We spent one week in Malta, which was enough to fit in the highlights but not so much time that we got bored. While one week isn’t enough to see every single great thing to do in Malta, there’s plenty of time to see some of its most incredible places. It’s also small enough that you can see a different town/city and take a new day trip every day. Here’s our Malta itinerary for one week:
Our Malta itinerary started with one of my favourite places. I recommend spending 1-2 days in Malta’s beautiful capital, Valletta. We had a much needed lie-in on our first morning in Malta at our B&B in Il-Hamrun after Matt had booked a flight landing at 1:50 AM. We caught the bus into Valletta not far away and were dropped off outside the Triton Fountain. From there, we set off exploring its gardens, grabbing some lunch at a cafe/craft beer bar, and exploring its walls and around the harbours. To end a perfect day, we went up to watch the sunset towards Sliema from Valletta’s walls followed by dinner near the Upper Barrakka Gardens.
The next morning, we continued exploring Valletta, including some brunch on one of its beautiful streets, stopped by St John co-Cathedral, and took in views of the beautiful Grand Harbour before heading on a day trip to Mdina.
Read my guide to 24 hours in Valletta to find out more of how we spent our time in Valletta.
You only really need a day, perhaps even a half day, to see the ancient city of Mdina. But it is well worth seeing.
Mdina’s well-preserved streets have unsurprisingly attracted filming crews and it was used in the first series of Game of Thrones as King’s Landing including its main gate, some of its side streets and Mesquita Square.
Plus Mdina is just pretty. We walked down quiet, beautifully old-world streets passing brightly coloured doors flanked by flowing plants and olive trees, opening onto medieval squares. One particular door seems to draw every instagrammer that wanders through Mdina’s streets. But I just couldn’t help seeking it out myself, and want a house with a blue door/purple tree just like it.
Nearby, you can reach Rabat in just five minutes, providing even more spots to explore on a day trip.
Read my day trip guide to Mdina.
Most people choose to visit Gozo on a day trip. But as I’ve recently written, I think this gorgeous island deserves a little longer, perhaps 2-3 days. Start day one with Ramla Bay, probably Malta’s prettiest beach, covered in reddish gold sand.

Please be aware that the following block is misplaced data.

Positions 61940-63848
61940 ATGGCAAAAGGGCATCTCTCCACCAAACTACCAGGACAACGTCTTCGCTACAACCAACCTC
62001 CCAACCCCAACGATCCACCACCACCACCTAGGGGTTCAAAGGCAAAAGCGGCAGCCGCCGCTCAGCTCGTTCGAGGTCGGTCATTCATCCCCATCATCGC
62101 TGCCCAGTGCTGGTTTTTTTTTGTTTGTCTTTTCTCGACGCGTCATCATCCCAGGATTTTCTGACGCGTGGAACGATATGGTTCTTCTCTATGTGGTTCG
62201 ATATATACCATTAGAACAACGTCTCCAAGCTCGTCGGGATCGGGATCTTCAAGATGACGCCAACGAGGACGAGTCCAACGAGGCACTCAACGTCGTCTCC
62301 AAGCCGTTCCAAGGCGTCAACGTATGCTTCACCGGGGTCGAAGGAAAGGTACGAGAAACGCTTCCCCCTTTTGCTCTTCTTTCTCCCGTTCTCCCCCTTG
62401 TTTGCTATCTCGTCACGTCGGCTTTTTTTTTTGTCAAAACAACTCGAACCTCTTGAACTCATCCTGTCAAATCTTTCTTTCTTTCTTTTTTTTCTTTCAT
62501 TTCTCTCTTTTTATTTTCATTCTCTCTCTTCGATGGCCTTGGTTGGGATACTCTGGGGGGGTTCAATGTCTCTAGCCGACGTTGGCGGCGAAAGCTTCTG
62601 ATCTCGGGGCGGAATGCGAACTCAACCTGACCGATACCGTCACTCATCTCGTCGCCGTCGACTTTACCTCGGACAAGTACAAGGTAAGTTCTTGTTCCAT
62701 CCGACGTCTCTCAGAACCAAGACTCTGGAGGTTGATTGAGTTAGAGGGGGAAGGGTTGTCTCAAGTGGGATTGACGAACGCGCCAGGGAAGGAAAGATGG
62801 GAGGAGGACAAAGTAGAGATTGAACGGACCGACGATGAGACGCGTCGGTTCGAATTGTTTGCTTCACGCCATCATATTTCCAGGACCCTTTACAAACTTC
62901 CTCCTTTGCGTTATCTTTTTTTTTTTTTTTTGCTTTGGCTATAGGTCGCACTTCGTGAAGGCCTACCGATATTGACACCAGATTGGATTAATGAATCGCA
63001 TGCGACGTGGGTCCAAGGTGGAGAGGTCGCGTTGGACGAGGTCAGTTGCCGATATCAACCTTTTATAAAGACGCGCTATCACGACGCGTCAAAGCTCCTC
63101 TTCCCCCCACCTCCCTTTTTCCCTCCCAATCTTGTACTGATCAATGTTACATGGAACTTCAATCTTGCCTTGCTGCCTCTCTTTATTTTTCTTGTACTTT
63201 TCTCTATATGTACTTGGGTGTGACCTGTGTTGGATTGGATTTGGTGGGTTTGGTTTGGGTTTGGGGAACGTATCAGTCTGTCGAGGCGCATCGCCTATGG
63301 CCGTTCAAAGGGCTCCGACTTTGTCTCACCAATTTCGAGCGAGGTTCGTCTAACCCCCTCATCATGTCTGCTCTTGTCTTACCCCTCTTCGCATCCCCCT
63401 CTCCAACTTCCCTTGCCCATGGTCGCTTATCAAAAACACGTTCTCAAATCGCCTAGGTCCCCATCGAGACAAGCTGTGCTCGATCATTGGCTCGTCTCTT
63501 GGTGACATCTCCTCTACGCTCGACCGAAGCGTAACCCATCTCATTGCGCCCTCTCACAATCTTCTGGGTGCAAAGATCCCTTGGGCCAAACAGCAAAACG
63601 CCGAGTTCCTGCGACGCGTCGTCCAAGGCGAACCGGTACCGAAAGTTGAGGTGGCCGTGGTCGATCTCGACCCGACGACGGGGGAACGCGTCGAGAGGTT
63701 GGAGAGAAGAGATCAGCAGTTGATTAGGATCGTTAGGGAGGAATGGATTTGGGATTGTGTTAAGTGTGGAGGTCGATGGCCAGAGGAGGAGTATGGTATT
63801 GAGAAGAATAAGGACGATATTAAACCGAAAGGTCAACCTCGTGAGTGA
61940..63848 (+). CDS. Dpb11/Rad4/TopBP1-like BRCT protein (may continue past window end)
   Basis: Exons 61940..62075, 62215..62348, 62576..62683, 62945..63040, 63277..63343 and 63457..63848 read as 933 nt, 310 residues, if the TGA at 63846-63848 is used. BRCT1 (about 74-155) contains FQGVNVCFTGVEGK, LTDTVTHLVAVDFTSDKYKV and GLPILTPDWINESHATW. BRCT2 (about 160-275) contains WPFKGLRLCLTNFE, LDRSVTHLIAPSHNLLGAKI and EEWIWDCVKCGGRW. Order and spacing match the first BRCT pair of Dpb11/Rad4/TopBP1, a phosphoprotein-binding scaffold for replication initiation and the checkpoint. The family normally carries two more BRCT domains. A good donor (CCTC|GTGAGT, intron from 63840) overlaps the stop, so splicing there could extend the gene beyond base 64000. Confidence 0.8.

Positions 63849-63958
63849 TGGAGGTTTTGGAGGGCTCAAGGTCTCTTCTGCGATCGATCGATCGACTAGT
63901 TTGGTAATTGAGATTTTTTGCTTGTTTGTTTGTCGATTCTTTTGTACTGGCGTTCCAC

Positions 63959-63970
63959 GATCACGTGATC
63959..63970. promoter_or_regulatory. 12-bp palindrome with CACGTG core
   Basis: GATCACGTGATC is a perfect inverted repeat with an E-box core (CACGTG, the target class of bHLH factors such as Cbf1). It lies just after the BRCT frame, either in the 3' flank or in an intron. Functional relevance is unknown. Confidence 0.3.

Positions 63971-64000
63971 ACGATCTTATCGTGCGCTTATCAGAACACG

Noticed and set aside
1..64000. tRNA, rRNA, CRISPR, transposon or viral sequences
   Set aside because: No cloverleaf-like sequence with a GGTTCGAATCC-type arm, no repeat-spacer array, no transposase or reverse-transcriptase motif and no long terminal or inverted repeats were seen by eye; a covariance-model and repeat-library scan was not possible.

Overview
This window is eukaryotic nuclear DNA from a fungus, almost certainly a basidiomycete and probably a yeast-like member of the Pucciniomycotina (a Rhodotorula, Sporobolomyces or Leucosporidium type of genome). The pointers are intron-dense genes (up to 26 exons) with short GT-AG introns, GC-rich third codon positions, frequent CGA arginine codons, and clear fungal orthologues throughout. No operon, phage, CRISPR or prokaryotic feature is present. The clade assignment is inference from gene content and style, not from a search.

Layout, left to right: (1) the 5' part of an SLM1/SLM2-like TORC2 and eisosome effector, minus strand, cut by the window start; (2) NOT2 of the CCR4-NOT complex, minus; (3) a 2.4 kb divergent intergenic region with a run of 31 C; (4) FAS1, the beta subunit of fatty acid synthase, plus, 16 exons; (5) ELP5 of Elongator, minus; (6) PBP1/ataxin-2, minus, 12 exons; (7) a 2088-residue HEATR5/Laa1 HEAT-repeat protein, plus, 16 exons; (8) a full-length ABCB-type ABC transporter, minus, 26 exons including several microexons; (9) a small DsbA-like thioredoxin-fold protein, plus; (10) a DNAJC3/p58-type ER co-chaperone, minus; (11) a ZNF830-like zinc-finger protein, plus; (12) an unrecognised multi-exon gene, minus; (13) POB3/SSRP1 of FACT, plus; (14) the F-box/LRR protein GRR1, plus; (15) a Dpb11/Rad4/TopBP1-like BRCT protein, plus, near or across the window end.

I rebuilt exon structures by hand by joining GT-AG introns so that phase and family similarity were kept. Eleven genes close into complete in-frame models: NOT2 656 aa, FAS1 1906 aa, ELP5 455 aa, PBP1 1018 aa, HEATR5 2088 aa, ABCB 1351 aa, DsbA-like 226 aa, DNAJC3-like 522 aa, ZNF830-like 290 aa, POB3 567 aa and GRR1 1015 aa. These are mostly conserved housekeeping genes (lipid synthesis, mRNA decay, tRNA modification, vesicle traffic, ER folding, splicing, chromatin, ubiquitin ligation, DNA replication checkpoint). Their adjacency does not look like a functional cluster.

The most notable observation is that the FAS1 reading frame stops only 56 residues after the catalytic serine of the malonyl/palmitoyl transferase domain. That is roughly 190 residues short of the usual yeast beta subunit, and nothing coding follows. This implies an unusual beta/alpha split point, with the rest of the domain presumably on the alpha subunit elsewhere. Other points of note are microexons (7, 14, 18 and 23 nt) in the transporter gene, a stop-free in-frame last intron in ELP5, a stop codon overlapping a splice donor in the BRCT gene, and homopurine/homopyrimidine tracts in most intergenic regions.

The island’s capital, Victoria (also known as Rabat) is worth exploring for its citadel and fortified wall along with its old-world streets begging you to get lost in them.
Gozo is also full of pretty bays and stunning coastline to explore. Little villages like Xaghra are dotted throughout the island and many accommodation take the form of farmhouses, with a large selection featuring pools. We spent our second day in Gozo just lounging by the pool before going on a stand-up paddle boarding tour across the channel to Comino, snorkelling around the crystal clear waters and exploring nearby caves.
St Paul’s Bay
Perhaps, like many visitors to Malta, you came in search of its endless sunshine. The area around St. Paul’s is great for swimming, lounging, walks around the bay, and nearby beaches. Although we based ourselves for roughly half the trip in St Paul’s Bay, we spent most of it on day trips to the surrounding areas and only spend our last day before the airport hanging around in St. Paul’s, and you probably don’t need more than that to see the area.
Across the harbour from Valletta is the cosmopolitan city of Sliema. You can see Sliema easily in a day. Sliema is great for swimming, shopping, and bars and restaurants. We headed down to Sliema from St Paul’s Bay and spent the majority of the day walking along the seaside promenade, stopping off at various spots to go swimming. After, we headed to the Point to browse some shops and watched the sunset at a restaurant on the water. Read more about the best things to do in Sliema.
Complete your Malta itinerary with a day trip to Marsaxlokk. We chose to visit Marsaxlokk on our last full day in Malta. The charming fishing village is located on the southern part of Malta. The village has gained fame for vibrantly painted fishing boats, fresh seafood, and ancient history. Spend the day wandering the harbour, sampling seafood fresh off the boat, enjoying the views and if you can, seeking out nearby swimming spots. Check out my guide to Marsaxlokk.
It can be a good spot to visit on your last day as direct buses run from the airport to Marsaxlokk. Coming back from Marsaxlokk, we stopped back off in Valletta to see the capital one last time and watch the sunset from the walls again, ending what was my absolute favourite day on this holiday.
There’s plenty more to add to your Malta itinerary if you have more than one week in this beautiful country. Find more ideas here.
Looking for more tips on getting around Malta, what you should budget for Malta, and what to see? Check out my complete guide to Malta.